GUYANA must take her pride of place among resources-rich nations. Should our resources be exploited in a sustainable manner, they would not only ensure the people’s self-sufficiency, but make the nation a formidable competitor in external markets.
Our unexploited potential gives rise to the nagging question, ‘Why Guyana is not further along the developmental continuum?’ The answer varies and it is not unusual to see responsibility placed at the feet of polarising politics, the absence of visionary and nationalistic leaders and competitive disadvantages of small-state societies.
It is true that in earlier years of independence, Guyanese produced many things. This country had a thriving, though young, manufacturing sector. Innovations were encouraged, facilitated, and allowed. Today this sector is a mere shadow of its earlier self. Though the truism ‘necessity is the mother of invention’ can be brought to bear in explaining indigenous efforts at survival during the period of economic downturn, it is equally true that the nation had at independence embarked on an aggressive self-sufficiency programme.
Today, Guyanese have cultivated an unhealthy reliance on imported products they once produced and are capable of producing. The severity of this situation is seen with the importation of items such as matches, coconut water, cane juice, and plantain chips. Guyana, an Amerindian word meaning ‘land of many waters,’ sees scarce foreign exchange diverted to the importation of bottled water– spring, artesian and flavoured.
Here exists a situation that should be revisited as a matter of national priority and developmental planning. Local production not only makes use of indigenous resources, but can see foreign exchange diverted to critical areas, even as employment and economic opportunities are created, redounding to growth and development for citizens and country. Guyana’s membership in several regional and international trade agreements and organisations should see efforts aimed at exploiting such access.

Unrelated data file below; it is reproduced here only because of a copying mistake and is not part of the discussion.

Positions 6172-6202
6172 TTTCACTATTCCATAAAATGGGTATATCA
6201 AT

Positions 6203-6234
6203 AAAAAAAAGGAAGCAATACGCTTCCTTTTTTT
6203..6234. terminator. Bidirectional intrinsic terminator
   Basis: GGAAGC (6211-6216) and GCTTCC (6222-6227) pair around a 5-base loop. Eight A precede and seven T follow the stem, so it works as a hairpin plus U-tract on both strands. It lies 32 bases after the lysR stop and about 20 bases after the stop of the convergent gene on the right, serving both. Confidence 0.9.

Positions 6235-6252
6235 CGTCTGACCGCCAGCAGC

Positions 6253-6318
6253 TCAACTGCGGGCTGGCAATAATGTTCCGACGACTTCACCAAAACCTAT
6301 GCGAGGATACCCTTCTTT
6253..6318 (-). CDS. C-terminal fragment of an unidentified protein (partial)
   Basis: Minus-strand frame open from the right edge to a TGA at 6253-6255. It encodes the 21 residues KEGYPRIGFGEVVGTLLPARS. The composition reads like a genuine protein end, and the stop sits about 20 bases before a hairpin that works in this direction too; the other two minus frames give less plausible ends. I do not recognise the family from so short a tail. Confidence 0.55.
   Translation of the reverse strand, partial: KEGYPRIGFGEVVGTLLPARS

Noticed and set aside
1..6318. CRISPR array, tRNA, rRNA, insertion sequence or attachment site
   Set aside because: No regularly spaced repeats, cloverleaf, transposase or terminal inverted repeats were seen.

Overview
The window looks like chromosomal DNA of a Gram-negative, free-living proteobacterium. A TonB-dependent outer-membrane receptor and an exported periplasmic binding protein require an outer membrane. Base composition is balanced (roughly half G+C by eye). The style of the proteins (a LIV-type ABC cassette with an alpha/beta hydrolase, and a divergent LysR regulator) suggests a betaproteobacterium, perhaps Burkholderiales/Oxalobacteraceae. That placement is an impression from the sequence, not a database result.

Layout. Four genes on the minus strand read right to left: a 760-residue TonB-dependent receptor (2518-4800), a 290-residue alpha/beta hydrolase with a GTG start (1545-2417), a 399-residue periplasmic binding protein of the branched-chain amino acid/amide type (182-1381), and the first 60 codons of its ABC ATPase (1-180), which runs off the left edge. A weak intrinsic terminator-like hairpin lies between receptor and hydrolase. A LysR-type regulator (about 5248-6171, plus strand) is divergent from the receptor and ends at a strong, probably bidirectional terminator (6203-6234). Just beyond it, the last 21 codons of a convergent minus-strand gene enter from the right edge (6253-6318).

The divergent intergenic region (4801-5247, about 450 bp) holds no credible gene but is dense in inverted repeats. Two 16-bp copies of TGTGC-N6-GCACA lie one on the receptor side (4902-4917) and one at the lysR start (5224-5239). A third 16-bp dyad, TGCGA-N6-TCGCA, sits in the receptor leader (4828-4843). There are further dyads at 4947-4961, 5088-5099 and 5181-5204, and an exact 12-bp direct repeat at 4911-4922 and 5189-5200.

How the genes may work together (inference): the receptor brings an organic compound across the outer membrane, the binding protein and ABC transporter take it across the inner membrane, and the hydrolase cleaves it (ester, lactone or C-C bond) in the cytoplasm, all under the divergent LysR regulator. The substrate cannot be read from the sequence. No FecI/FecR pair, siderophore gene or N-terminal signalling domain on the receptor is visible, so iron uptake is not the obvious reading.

The ability to access products not made in Guyana does not remove the necessity for self-sufficiency. Where products such as food threatens a nation’s security, as in instances of creating dependency on others, unnecessary utilisation of foreign exchange, reduction in employment and economic opportunities, such stifle the process of development and empowerment.
President David Granger, in his 26th August, 2016 address to the People’s National Congress Reform Delegates Congress, referred to the party retaining the socialist ideology as espoused by its Founder-Leader, Forbes Burnham. It is to the people’s intellectual growth that this concept be looked at through holistic and objective lens. A tendency to view this ideology through a repressive prism retards and hinders growth and development, personal and national. Socialism was the driving force and major player behind the unleashing of the self-sufficiency potential of Guyanese in the post-independence period.
Guyana emerged from a colonial society, where the merchant class was few and primarily within the ranks of the coloniser, inequities and unemployment high, public infrastructures limited or practically non-existent, and a dependence on foreign products. Given Government’s primary responsibility to function in the interest of its people, including addressing society’s ills, that socialism was chosen as its major pillar for development was not an unusual feature in societies transitioning from colonialism to independence. And whereas aspects of socialism may not have worked to the liking of all, there is no denying the holistic benefits of its programmes. This is evident in construction of roads and bridges; establishment of public education, social security, universal health care, soft loans for home ownership, expansion of the agricultural infrastructures and subsidising farmers, to name some.
If a country in its different phases of evolution chooses to push one ideology or model over others, it does not have to abandon any that worked to the benefit of its people. Developed societies in Europe, the United States, Canada and the United Kingdom are not without socialist policies and programmes and of much more expansive nature than ours. It may be fitting as policy-makers zero in on the importance of sustainable development, to examine the possibility of creating the enabling environment to harness and unleash the people’s potential. Such can factor in incentives through accessible and affordable lending, specialised training, research and development, concessions, and synergies among and between stakeholders in our tri-sectoral economy. It ought not to be lost sight of that an empowered people are more inclined to want to stay and participate in the nation’s growth and development, given its intrinsic link to theirs.